What is Ip address?
IP address or internet protocol address is an unique number assigned to a server when it's connected to the internet.
Basically your internet service provider (ISP) will assign a geologically identifiable number when you connect to Internet.
Purpose of Ip address
- Ip address is the unique identity off a server. -Each domain like "Apple.com" is bounded with an ip address.
- Let's say we bind "apple.com" domain with ip address of the server where application is deployed. Hence, when a user will hit the domain name, they can directly navigate to the particular website.
- Most of the larger websites like Apple has it’s own IP address like 22.214.171.124. You can enter this IP address directly on the browser’s address bar to resolve the domain name of the site.
- Smaller websites may share single server address amongst hundreds of other websites.
- On the other hand, the websites and apps also can track your details based on your IP address.
- Let us take the same example of accessing Apple’s website. When you open the site from China, it will automatically redirects to the Chinese version applce.com/cn/ instead of the English version apple.com.
Types of ip address
- When we launch a server, it has two ip address : public ip and private ip address. -Public ip is unique for the particular server only when the server is running.
- By using public ip, we can connect to the servers even if we are outside of the network where the server is deployed.
- But private ip is only accessible within the same network where the server is deployed.
- For a database, only private ip is assigned to it. That means only internal resources of that network will be able to communicate and access the server.
- Hence, by using private ip for the servers, we restrict access to the servers and allow specified users only.
- Create an instance "Web-1" and note down its public ip address. If we reboot the instance, we can see that the public ip remains unchanged.
- If we stop the instance it'll have only private ip address and again if we restart the instance then we'll see that the public ip of the instance gets changed.
- A public IP address or primary address represents the whole network of devices associated with it.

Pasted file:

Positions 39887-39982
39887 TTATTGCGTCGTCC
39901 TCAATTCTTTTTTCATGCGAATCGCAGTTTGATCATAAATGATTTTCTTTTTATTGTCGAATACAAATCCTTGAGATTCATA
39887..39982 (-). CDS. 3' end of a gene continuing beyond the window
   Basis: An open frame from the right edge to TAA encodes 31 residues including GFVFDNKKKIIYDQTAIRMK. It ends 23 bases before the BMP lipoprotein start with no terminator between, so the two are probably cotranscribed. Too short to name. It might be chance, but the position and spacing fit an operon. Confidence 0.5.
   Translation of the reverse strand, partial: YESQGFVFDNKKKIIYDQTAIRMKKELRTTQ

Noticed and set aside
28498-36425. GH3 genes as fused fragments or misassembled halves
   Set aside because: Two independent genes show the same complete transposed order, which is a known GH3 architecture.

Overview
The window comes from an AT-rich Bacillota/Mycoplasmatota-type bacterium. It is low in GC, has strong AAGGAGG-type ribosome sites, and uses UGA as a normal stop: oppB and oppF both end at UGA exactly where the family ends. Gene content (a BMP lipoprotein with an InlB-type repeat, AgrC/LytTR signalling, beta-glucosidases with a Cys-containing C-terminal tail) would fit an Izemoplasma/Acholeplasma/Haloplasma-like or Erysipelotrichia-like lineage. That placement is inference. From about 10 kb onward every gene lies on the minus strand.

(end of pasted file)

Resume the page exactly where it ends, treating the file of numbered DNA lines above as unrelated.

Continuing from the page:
Every device included within with your primary address contains their own private IP address. ISP is responsible to provide your public IP address to your router.
Public IP addresses are further classified into two categories- dynamic and static.
Dynamic IP addresses
- As the name suggests, Dynamic IP addresses change automatically and frequently. With this types of IP address, ISPs already purchase a bulk stock of IP addresses and allocate them in some order to their customers.
Static IP addresses
- In comparison to dynamic IP addresses, static addresses are constant in nature.
- The network assigns the IP address to the device only once and, it remains consistent.
- Though most firms or individuals do not prefer to have a static IP address, it is essential to have a static IP address for an organization that wants to host its network server.
- It protects websites and email addresses linked with it with a constant IP address.
Elastic Ip address
- Elastic IP addresses are most commonly used to help with fault-tolerant instances or software.
- For example, if you have an EC2 instance that has an Elastic IP address and that instance is stopped or terminated, you can remap the address and re-associate it with another instance in your account.
- On termination or rebooting the public ip of instance remains fixed if the instance is associated with an elastic ip address.
AWS provides 5 elastic ip in a single region.
Let's configure elastic ip setup :
Launch an instance and allocate an elastic ip to it.
Mark the public ip of the elastic ip.
Associate the elastic ip with the running instance (Web-1).
Now try stopping and restarting the instance and check that the public ip remains unchanged.
IPV4 and IPV6
- An IPv4 address (Internet Protocol version 4) comprises four sets of numbers, each ranging from 0 to 255, which are separated by periods. For example, a site's IP address is 126.96.36.199.
IPv4 is the current standard for IP addresses in the TCP/IP model, while IPv6 is a newer IP version on the rise.
Internet Protocol version 6, or IPv6, was first introduced in the late 1990s as a replacement for IPv4.
It uses 128-bit addresses formatted as eight groups of four hexadecimal numbers separated by colons.
IPv6 is the solution that addresses the relatively limited number of IP addresses possible under IPv4. Under IPv6, there will no longer be a shortage of the total number of possible addresses.
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